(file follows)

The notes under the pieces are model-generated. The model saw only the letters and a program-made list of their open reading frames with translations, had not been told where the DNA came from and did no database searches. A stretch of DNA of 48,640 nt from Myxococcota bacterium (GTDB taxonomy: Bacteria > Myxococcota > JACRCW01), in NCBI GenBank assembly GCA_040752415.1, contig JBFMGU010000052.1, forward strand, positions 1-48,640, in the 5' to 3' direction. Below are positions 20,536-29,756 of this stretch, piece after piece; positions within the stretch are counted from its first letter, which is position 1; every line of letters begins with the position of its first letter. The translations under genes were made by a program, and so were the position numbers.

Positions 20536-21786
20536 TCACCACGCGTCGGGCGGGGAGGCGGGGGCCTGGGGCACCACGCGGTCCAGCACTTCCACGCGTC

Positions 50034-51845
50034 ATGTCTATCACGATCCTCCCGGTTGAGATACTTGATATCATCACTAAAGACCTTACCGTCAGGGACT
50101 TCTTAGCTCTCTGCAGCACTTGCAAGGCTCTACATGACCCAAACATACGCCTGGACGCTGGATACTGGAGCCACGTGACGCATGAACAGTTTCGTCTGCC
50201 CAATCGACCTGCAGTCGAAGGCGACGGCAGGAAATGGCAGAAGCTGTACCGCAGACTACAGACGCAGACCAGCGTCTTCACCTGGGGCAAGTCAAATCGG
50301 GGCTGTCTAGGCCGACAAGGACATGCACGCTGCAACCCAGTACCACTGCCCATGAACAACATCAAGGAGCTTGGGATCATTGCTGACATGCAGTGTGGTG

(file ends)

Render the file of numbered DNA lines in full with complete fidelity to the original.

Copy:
The notes under the pieces are model-generated. The model saw only the letters and a program-made list of their open reading frames with translations, had not been told where the DNA came from and did no database searches. A stretch of DNA of 48,640 nt from Myxococcota bacterium (GTDB taxonomy: Bacteria > Myxococcota > JACRCW01), in NCBI GenBank assembly GCA_040752415.1, contig JBFMGU010000052.1, forward strand, positions 1-48,640, in the 5' to 3' direction. Below are positions 20,536-29,756 of this stretch, piece after piece; positions within the stretch are counted from its first letter, which is position 1; every line of letters begins with the position of its first letter. The translations under genes were made by a program, and so were the position numbers.

Positions 20536-21786
20536 TCACCACGCGTCGGGCGGGGAGGCGGGGGCCTGGGGCACCACGCGGTCCAGCACTTCCACGCGTC

Positions 50034-51845
50034 ATGTCTATCACGATCCTCCCGGTTGAGATACTTGATATCATCACTAAAGACCTTACCGTCAGGGACT
50101 TCTTAGCTCTCTGCAGCACTTGCAAGGCTCTACATGACCCAAACATACGCCTGGACGCTGGATACTGGAGCCACGTGACGCATGAACAGTTTCGTCTGCC
50201 CAATCGACCTGCAGTCGAAGGCGACGGCAGGAAATGGCAGAAGCTGTACCGCAGACTACAGACGCAGACCAGCGTCTTCACCTGGGGCAAGTCAAATCGG
50301 GGCTGTCTAGGCCGACAAGGACATGCACGCTGCAACCCAGTACCACTGCCCATGAACAACATCAAGGAGCTTGGGATCATTGCTGACATGCAGTGTGGTG